Like Rasputin, but with an anticlamactic death.

So really, the politics of this play aren’t worth much.  It really is about Falstaff and his “apes of idleness” avoiding arrest, occasionally being a soldier,  seducing a whore, and getting PLASTERED with Justices of the Peace.  Even though it’s supposed to be a history, it’s a comedy.  If you don’t approach it as such, it’s going to fall flat.  The trouble is, it can’t be some high brow attempt at humor.  It has to be about the dick jokes.

Rasputin reference, Part II.

And then, to top it off, we get an epilogue from a Dancer. I don’t know why.  He does a little dance, and apologizes for “a displeasing play” that was staged recently, and admits that “I meant, indeed to pay you with this; which, if like an ill venture, it come unluckily home, I break, and you, my gentle creditors, lose.” It is basically a long monologue of self-deprecating humor, and I enjoyed it.  In my mind, I took it as an apology for Henry VIII, and heartily forgave the author for it.  Historically, though, I can only assume it was referencing Richard II.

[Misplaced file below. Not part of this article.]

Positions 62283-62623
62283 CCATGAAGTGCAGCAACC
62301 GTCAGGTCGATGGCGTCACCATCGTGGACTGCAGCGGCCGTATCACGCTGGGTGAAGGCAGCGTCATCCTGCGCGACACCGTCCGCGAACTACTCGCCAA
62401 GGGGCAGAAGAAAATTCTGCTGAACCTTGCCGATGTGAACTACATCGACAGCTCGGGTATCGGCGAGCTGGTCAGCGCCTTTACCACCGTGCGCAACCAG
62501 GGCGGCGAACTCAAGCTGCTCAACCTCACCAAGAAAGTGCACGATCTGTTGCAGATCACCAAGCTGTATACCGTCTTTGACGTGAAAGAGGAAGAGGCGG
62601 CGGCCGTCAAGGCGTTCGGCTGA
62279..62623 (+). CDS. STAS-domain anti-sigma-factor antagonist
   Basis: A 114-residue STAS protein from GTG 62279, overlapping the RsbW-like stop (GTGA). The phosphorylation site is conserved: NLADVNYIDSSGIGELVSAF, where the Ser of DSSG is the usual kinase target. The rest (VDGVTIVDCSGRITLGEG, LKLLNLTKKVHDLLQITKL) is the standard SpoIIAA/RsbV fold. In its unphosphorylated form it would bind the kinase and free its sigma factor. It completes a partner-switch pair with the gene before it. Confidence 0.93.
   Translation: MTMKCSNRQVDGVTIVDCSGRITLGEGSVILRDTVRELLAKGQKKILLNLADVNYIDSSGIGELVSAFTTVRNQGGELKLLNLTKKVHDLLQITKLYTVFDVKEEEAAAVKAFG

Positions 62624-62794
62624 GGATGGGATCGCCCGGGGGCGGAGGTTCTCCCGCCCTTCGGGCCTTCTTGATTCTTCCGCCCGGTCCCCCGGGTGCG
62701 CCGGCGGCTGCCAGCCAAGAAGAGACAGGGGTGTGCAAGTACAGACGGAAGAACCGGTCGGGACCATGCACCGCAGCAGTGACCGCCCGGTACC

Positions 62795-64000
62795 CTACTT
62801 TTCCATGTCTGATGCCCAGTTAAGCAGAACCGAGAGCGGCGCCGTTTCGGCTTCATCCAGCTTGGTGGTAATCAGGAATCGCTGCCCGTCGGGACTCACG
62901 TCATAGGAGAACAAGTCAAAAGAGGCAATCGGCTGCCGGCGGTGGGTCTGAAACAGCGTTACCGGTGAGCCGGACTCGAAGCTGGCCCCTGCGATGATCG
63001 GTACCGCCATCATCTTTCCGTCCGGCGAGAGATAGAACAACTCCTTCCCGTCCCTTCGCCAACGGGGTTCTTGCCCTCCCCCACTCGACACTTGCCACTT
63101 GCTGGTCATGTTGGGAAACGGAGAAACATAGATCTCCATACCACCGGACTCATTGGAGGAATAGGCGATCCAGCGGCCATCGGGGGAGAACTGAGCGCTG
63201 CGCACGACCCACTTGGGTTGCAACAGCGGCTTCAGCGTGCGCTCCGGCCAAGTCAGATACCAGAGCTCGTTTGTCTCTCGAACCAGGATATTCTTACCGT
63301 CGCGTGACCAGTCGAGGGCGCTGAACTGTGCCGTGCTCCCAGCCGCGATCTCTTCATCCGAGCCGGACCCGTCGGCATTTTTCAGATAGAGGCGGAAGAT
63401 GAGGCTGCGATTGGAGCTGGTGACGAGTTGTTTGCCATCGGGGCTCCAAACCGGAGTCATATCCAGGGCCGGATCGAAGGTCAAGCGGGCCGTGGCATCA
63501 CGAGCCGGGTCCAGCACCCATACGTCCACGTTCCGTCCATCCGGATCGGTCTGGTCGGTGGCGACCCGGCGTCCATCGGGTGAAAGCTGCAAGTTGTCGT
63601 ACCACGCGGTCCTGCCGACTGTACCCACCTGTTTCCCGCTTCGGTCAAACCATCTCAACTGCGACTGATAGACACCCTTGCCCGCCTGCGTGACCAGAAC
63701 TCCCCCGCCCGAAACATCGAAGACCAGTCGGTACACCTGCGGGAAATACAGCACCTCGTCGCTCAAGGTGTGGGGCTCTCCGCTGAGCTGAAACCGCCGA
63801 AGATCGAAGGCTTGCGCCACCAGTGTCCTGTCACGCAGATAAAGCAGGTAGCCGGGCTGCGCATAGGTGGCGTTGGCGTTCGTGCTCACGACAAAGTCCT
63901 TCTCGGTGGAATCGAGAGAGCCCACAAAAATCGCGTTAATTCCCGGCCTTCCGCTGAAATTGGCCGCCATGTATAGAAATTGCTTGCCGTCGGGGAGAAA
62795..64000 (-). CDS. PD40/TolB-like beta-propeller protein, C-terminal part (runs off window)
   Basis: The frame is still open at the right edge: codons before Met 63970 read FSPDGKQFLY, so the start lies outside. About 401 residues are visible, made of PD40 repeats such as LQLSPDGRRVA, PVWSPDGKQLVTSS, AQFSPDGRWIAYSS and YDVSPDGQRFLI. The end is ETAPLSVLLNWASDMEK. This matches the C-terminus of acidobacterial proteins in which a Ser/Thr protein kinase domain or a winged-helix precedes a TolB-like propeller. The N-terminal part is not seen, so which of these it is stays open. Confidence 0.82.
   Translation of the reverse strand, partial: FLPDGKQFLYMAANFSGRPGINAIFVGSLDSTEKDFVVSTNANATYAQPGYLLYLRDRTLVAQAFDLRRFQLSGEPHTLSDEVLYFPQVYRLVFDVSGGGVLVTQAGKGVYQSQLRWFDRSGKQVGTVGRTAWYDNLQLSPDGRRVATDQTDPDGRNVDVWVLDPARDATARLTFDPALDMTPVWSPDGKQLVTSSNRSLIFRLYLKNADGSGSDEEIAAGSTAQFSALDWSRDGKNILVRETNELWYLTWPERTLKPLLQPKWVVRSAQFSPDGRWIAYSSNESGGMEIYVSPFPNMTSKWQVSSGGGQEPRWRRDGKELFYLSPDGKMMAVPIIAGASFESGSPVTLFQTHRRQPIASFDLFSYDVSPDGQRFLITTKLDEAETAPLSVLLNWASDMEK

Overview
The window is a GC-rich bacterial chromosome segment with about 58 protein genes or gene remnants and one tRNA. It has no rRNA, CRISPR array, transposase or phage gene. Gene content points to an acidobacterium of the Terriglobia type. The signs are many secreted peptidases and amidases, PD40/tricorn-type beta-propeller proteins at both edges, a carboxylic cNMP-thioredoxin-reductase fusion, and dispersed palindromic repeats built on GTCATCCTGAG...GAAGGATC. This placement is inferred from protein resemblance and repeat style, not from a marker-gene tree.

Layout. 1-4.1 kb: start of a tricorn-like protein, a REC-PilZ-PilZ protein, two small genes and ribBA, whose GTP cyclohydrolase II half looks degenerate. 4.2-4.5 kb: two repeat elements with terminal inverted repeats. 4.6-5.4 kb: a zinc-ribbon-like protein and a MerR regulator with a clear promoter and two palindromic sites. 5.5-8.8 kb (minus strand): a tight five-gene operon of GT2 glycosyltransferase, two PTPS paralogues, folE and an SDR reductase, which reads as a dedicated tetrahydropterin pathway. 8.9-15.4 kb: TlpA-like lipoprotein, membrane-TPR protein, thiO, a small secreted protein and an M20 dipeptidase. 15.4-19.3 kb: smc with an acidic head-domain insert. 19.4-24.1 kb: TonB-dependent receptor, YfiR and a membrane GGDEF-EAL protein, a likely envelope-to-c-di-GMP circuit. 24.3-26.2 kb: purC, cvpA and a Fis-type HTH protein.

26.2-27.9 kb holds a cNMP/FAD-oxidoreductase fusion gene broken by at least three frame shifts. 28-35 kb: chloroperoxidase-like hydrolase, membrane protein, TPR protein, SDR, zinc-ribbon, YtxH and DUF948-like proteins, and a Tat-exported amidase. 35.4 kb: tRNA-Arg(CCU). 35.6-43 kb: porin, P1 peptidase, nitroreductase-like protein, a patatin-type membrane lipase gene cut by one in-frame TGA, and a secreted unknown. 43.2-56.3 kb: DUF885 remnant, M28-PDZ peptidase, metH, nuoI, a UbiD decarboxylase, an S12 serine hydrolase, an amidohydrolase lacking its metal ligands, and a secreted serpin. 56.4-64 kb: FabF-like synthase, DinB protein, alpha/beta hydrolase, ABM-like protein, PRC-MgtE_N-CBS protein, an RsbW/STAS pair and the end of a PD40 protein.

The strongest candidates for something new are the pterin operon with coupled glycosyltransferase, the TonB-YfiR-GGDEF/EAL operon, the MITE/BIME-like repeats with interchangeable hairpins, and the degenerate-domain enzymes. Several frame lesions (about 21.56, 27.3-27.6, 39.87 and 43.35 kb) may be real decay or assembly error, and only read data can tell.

That Fu Manchu mustache looks ridiculous.

Next week, I will take on the much celebrated Henry V, where we get to see King Hal in full glory.  And I expect, since that play is actually about the “most royal imp of fame,” that I will reference back to these plays to note how he grew as a character.  But I will leave this post with words from Henry IV, even though he doesn’t really do anything in this play except have insomnia and die.  It is a sentiment that Shakespeare returns to throughout all of his works: “Uneasy lies the head that wears a crown.”

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  1. […] but ultimately superior Henry IV parts I and II, Prince Hal is all grown up and done with Falstaff, and he decides he wants to invade France because he thinks he can.  He invades France, a bunch of […]